The upcoming election will be, in part, about who voters believe (correctly or not) will be able to restore the economy. Laying aside the matter of perceptions, there is also the question of whether or not the president actually has a significant impact on the economy. However, this question goes beyond the intended scope of this essay.
Obama has, of course, had his first term to create (or destroy) the perception that he can succeed over the next four years. Supporters of Obama point towards the fact that the free-falling economy did not hit the bottom and eventually started recovering. They also claim that the Republican’s main argument is that Obama should be replaced because he failed to clean up their mess fast enough. They add to this that the Republican plan is to return to the approach taken under the Bush administration. If this were true, there would seem to be little reason to believe that the Republicans could achieve something different by doing the same things.
Ryan and Romney were somewhat vague about their proposals, although Ryan believes that “the secret to economic growth is lower tax rates for families and successful small businesses by plugging loopholes.” Ryan seems to claim that closing the loopholes will impact high-income earners the most since they use the majority of loopholes. Under the current system, this allows them to use the loopholes to shelter their income from taxation. Ryan has also made the point that lowering the tax rates and plugging loopholes will be revenue neutral. That is, the government will receive the same amount of money. This, of course, would seem to require that the loopholes that are closed will generate revenue equivalent to the tax cuts (although one might argue that the economic growth alleged to arise from the tax cuts would also be a factor-this would generate more tax income).
In theory, this could be done-it is, after all, a matter of math as to whether the tax cuts would be offset by the loophole closings. Of course, a proper calculation would require knowing the nature of the tax cuts as well as the loopholes that will supposedly be closed. However, Ryan has been reluctant to reveal the specifics of this plan. He did say that he and Romney intend to “show the framework, show the outlines of these plans, and then to work with Congress to do this.”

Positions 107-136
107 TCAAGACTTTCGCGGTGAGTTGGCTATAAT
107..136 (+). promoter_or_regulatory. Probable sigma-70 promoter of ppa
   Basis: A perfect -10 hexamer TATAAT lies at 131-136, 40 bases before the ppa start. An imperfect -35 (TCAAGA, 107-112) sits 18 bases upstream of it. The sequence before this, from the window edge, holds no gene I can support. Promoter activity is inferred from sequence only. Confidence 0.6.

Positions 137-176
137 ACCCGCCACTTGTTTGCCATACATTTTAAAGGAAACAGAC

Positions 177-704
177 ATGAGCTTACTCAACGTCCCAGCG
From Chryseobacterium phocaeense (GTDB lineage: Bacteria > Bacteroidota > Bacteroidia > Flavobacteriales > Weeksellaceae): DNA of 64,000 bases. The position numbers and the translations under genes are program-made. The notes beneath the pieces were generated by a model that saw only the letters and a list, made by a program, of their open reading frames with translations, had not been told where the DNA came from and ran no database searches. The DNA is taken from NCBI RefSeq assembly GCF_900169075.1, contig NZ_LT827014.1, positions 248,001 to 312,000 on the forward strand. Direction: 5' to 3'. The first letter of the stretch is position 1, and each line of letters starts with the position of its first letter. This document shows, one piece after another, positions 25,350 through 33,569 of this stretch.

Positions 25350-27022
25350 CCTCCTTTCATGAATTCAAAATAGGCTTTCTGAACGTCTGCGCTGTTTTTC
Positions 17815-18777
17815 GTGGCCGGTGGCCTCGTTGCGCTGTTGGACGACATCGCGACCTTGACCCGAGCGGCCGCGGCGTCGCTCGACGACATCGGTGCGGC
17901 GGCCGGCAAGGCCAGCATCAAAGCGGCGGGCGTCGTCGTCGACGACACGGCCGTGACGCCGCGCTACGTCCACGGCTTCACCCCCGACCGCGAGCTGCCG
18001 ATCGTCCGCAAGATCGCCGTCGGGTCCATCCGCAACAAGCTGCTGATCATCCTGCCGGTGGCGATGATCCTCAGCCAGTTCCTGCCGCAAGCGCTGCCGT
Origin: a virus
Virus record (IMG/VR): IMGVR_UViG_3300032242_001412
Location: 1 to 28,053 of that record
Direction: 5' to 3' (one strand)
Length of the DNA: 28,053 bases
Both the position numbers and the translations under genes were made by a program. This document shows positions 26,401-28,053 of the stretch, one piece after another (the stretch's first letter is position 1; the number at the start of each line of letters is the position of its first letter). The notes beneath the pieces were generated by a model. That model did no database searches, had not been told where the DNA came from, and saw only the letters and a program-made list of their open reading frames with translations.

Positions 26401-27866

Not surprisingly, some critics have accused Romney and Ryan of having a secret plan. Given that critics made a similar point against Obamacare (noting that the idea that we would find out what is in it after it passed seemed problematic), this would certainly have some bite against the Republicans, assuming a consistent stance was taken against not knowing what was in it until it was rather late in the day, so to speak.
Ryan’s counter is that the plan is not a secret one because he wants to resolve the details “with the consent of the elected representatives of the people and figure out what loopholes should stay or go and who should or should not get them.” On one hand, this would not be a secret plan, at least not in the sense of having the hashing out of the actual details in secret (assuming, of course, that the elected officials do not do things in secret-which is often business as usual in political matters). On the other hand, it can be seen as a secret plan in the sense that we will not know what loopholes will be plugged until after the election. This is somewhat like saying that the contents of a wrapped present are not secret on the grounds that the present will eventually be opened in front of people. In this case, all we need to do to see the mystery present opened is to vote for Romney and Ryan. At this point, what might be under the wrapping paper is a matter of speculation.